So apparently, this is Finance Blogger Feud Week! Get your programs!
Last week’s Felix Salmon versus Zero Hedge dustup was merely a prelude for what was to come to this week.
Two biggies to report so far:
Matt Taibbi (True/Slant, Rolling Stone) versus John Carney (Business Insider, Money Game, Clusterstock, whatever it’s called this week)
So it starts out with Matt Taibbi posting a video that is supposedly evidence of a large naked short trade that someone is attempting to put on in a Tarp-recipient company’s stock. He gives us a second-by-second narration of the tape and discusses Reg SHO for the uninitiated.
Well, John Carney takes issue with both the details of the description as well as Taibbi’s conclusion, dissecting the naked short piece line by line.
Taibbi apparently has an existing beef with the Business Insider guys over a prior post about short-selling and he goes nuclear in his follow-up, calling them “the Clusterstock idiots” and “asinine”.
I respect Taibbi’s opinion and his work, but Carney makes some good points. Besides, Carney’s kind of like the Christopher Hitchens of market commentary, one gets the sense that he sometimes just enjoys brushing off his legal talents and engaging in a battle of semantics for the sake of the battle itself.
I like both of these guys and read their stuff all the time. This one’s too inconclusive to call, as the trade never gets filled on the video.
Read Megan McArdle‘s coverage of the disagreement at The Atlantic.
Kid Dynamite weighs in with an explanation of what is really being shown in the video: Kid Dynamite .
and Eddy Elfenbein calls this one for Carney as well at Crossing Wall Street .
Michael “Mish” Shedlock (Global Economic Trend Analysis) versus Karl Denninger (Market-Ticker)
Okay, this could either be a largely academic debate or something much more crucial depending on which camp you fall into, but here goes my oversimplified explanation of the issue…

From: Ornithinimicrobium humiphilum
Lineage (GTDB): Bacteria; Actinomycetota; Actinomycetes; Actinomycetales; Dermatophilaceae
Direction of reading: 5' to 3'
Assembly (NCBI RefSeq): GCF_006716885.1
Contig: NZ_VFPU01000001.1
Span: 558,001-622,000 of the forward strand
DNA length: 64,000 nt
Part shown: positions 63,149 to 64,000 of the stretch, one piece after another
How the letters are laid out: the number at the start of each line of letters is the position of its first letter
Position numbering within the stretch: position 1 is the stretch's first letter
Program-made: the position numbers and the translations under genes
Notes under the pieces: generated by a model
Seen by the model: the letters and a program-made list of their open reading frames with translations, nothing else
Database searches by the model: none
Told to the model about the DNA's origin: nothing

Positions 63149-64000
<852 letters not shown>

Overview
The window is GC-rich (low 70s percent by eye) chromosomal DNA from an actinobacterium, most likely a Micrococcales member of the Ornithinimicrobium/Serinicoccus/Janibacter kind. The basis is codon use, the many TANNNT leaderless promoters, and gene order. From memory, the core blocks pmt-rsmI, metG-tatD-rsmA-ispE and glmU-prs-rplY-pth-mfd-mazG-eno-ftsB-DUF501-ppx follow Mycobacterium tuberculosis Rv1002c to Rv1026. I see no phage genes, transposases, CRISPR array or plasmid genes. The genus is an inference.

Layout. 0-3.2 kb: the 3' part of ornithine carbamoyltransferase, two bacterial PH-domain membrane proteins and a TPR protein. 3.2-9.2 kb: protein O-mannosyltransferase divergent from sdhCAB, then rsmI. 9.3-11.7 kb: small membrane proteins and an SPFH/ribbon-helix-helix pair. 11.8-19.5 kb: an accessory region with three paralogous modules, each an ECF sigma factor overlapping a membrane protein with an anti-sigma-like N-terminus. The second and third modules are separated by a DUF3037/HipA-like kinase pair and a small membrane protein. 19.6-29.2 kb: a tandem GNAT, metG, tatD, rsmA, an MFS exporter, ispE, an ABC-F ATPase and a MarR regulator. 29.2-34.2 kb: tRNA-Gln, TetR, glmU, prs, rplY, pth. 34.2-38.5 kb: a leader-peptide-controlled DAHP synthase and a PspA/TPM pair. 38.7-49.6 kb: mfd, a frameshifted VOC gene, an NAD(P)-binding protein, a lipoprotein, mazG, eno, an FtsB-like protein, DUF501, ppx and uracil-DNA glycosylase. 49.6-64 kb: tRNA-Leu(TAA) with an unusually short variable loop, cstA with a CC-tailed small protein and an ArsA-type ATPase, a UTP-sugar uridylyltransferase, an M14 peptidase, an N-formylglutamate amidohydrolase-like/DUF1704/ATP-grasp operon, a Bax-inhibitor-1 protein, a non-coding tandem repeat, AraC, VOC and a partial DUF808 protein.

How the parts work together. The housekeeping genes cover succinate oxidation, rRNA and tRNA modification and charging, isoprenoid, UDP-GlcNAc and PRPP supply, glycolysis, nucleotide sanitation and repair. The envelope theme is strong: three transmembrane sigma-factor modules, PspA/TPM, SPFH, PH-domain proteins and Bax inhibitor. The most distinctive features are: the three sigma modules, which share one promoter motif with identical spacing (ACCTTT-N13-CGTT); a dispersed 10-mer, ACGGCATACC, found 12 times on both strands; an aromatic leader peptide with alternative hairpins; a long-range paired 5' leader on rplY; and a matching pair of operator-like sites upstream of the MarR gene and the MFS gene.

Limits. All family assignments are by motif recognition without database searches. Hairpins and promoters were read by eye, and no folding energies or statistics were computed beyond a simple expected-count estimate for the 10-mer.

Mish makes the claim that Fractional Reserve Lending, a practice whereby the same money is loaned out and reloaned out in a chain of borrowing and investing events, represents a fraud…how can the same pool of money be at once backing several transactions/ outlays?
Denninger, in his inimitable style, takes great offense to this characterization of “money”, making the case that the term money itself needs to be used to describe things other than actual dollars, like the finished product of something grown and then manufactured.
Some of this stuff is over my head, and will probably be over yours, but for some reason, I found myself agreeing with both arguments. Denninger’s definitions of money and credit are rock-solid, but Mish’s logic also seems to make a great deal of sense.
Both of these gentlemen are fierce and fearless debaters; Mish has the battle scars from his Peter Schiff feud of earlier this year to prove it and Denninger…let’s just say I wouldn’t want to f@&# with Denninger when he’s done the homework and feels he’s on the right side of an issue.
Barry Ritholtz has the links you need to get in on this discussion and he himself weighs in on the side of Denninger.
Read about it on The Big Picture.
Minus the name-calling and personal attacks, this is exactly why I read these blogs as often as possible. We are all richer for having access to the debates raging between these commentators, without the commercials and time limits that television imposes.
Viva the financial blogosphere!